Its partial pressure p according to henrys law z s k

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its partial pressure, P , according to Henry’s Law: z s = k H P z k H is Henry’s constant, which depends in the gas, the solvent, and the temperature. z The law implies that, at constant temperature, doubling of the partial pressure of a gas doubles its solubility.
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Henry’s Constants
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Example Problem z Calculate the solubility of carbon dioxide and neon in water at 20 °C and give a potential explanation for the difference. k H (CO 2 ) = 2.3 × 10 -2 , P = 3.6 × 10 -4 and k H (Ne) = 5.0 × 10 -4 , P = 1.8 × 10 -5 . z s = (2.3 × 10 -2 mol L -1 atm -1 ) × (3.6 × 10 -4 atm) z s = 8.3 × 10 -6 mol L -1 for CO 2 z s = (5.0 × 10 -4 mol L -1 atm -1 ) × (1.8 × 10 -5 atm) z s = 9.0 × 10 -9 mol L -1 for Ne
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Temperature and Solubility
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Temperature and Solubility z Most gasses become less soluble as the temperature of the solution is raised. z A majority of solids become more soluble as the temperature of the solution is raised; however, there are many exceptions to this rule as well. z Some compounds, like sodium sulfate, can show mixed behavior depending on the speciation of the compound.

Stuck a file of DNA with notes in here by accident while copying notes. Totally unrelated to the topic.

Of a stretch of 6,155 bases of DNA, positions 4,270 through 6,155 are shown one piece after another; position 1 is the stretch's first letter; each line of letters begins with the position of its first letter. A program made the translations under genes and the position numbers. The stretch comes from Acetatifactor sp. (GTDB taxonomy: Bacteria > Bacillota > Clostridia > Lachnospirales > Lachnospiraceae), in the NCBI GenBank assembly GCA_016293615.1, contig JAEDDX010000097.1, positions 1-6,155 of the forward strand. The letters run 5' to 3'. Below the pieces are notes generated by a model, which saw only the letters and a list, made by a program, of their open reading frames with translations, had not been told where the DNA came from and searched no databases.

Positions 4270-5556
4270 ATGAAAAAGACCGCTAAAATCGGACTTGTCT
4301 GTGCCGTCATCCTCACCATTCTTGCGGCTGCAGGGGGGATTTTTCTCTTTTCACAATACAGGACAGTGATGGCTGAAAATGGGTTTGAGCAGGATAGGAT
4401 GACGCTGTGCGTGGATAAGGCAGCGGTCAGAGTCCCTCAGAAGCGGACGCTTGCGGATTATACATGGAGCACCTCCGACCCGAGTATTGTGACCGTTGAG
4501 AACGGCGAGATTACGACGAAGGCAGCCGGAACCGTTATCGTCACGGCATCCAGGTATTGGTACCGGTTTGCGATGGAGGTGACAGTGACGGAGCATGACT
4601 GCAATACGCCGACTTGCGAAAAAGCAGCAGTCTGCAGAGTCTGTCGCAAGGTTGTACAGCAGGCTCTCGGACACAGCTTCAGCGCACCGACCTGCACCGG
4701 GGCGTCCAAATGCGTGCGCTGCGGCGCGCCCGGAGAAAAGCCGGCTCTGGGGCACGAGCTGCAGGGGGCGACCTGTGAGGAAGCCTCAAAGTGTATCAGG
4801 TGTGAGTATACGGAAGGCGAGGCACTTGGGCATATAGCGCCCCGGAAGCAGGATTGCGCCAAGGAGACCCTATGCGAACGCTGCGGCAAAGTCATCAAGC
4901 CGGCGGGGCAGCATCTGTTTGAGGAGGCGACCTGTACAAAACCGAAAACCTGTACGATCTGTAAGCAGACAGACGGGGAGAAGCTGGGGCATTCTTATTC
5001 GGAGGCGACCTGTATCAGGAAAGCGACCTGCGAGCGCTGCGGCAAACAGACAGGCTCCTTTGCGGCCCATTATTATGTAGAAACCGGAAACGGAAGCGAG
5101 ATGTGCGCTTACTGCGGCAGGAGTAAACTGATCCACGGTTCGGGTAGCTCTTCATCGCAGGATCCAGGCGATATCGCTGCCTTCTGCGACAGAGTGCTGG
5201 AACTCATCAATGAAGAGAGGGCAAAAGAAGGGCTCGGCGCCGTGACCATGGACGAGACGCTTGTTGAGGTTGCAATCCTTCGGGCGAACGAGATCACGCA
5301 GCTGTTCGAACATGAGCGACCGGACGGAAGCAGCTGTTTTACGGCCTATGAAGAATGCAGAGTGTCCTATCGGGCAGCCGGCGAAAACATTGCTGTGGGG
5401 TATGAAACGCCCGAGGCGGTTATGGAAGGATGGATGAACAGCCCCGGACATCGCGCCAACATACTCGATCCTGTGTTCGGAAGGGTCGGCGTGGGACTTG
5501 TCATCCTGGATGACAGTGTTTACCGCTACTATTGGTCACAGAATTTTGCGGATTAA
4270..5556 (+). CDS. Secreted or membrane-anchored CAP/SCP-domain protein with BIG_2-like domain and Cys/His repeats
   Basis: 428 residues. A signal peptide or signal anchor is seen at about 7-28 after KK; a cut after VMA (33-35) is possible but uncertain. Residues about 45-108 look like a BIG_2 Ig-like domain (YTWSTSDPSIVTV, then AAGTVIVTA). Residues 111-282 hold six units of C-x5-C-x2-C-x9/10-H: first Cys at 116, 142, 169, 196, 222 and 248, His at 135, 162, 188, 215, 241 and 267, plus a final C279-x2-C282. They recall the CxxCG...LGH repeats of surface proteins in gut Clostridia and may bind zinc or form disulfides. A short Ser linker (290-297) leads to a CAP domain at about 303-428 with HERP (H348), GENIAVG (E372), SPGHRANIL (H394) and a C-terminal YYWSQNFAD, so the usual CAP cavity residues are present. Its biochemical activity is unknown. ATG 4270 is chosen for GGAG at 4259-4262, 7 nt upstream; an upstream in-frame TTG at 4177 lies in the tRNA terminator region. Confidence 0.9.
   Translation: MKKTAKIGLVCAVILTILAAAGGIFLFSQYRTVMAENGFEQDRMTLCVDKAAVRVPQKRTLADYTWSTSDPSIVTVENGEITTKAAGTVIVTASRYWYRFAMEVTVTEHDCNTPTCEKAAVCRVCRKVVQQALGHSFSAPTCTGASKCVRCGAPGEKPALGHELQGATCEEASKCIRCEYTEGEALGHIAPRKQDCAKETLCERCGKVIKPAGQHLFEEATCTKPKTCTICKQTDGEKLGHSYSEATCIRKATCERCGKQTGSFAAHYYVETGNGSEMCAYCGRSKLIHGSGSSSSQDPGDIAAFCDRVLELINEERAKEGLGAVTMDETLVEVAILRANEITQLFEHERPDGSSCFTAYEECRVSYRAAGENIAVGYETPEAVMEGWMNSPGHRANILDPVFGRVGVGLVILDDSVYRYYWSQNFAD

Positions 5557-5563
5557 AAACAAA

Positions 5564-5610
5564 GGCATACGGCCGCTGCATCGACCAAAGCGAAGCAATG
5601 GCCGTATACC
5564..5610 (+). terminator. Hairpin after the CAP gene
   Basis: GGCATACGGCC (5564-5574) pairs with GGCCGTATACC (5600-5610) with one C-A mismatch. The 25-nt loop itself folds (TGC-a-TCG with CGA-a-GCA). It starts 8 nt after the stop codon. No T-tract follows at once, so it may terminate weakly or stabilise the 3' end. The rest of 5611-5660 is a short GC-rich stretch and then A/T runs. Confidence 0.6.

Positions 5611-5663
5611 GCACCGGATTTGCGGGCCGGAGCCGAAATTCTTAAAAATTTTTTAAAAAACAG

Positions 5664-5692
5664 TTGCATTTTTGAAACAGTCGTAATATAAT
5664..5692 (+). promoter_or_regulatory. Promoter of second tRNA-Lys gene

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Enthalpy of Solution z The change in enthalpy per mole of formula units when a substance dissolves is called the enthalpy of solution, Δ H sol . z The change in enthalpy can be measured calorimetrically from the heat absorbed or released when the substance dissolves at constant pressure. z The enthalpy of solution is the sum of the lattice enthalpy and the enthalpy of hydration: z Δ H sol = Δ H L + Δ H hyd
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Enthalpy of Solution
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Free Energy of Solution z Dissolving depends on the balance between the change in entropy of the solution and the change in entropy of the surroundings. z A substance with a strongly positive enthalpy of solution is likely to be insoluble because the entropy of the surroundings may decrease so much the dissolution overall decreases disorder. z A solute dissolves spontaneously only until Δ G = 0, when a dynamic equilibrium is established.
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Free Energy of Solution
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